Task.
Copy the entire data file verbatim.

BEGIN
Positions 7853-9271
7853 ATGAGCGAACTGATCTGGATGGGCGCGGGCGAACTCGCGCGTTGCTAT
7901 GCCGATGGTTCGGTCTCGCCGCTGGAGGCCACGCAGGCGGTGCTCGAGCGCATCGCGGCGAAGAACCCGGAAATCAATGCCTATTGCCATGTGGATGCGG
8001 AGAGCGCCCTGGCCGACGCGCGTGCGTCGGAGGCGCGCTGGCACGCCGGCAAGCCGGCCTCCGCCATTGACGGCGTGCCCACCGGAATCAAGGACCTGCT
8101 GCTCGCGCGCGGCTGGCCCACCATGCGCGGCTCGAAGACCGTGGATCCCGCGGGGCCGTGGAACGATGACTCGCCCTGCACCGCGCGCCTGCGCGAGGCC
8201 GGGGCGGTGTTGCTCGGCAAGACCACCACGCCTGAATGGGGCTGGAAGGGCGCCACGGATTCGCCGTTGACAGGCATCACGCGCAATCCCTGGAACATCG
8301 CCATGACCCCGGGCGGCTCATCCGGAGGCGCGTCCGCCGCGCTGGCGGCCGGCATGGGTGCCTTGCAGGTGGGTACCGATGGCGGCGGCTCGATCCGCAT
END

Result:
Positions 7853-9271
7853 ATGAGCGAACTGATCTGGATGGGCGCGGGCGAACTCGCGCGTTGCTAT
7901 GCCGATGGTTCGGTCTCGCCGCTGGAGGCCACGCAGGCGGTGCTCGAGCGCATCGCGGCGAAGAACCCGGAAATCAATGCCTATTGCCATGTGGATGCGG
8001 AGAGCGCCCTGGCCGACGCGCGTGCGTCGGAGGCGCGCTGGCACGCCGGCAAGCCGGCCTCCGCCATTGACGGCGTGCCCACCGGAATCAAGGACCTGCT
8101 GCTCGCGCGCGGCTGGCCCACCATGCGCGGCTCGAAGACCGTGGATCCCGCGGGGCCGTGGAACGATGACTCGCCCTGCACCGCGCGCCTGCGCGAGGCC
8201 GGGGCGGTGTTGCTCGGCAAGACCACCACGCCTGAATGGGGCTGGAAGGGCGCCACGGATTCGCCGTTGACAGGCATCACGCGCAATCCCTGGAACATCG
8301 CCATGACCCCGGGCGGCTCATCCGGAGGCGCGTCCGCCGCGCTGGCGGCCGGCATGGGTGCCTTGCAGGTGGGTACCGATGGCGGCGGCTCGATCCGCAT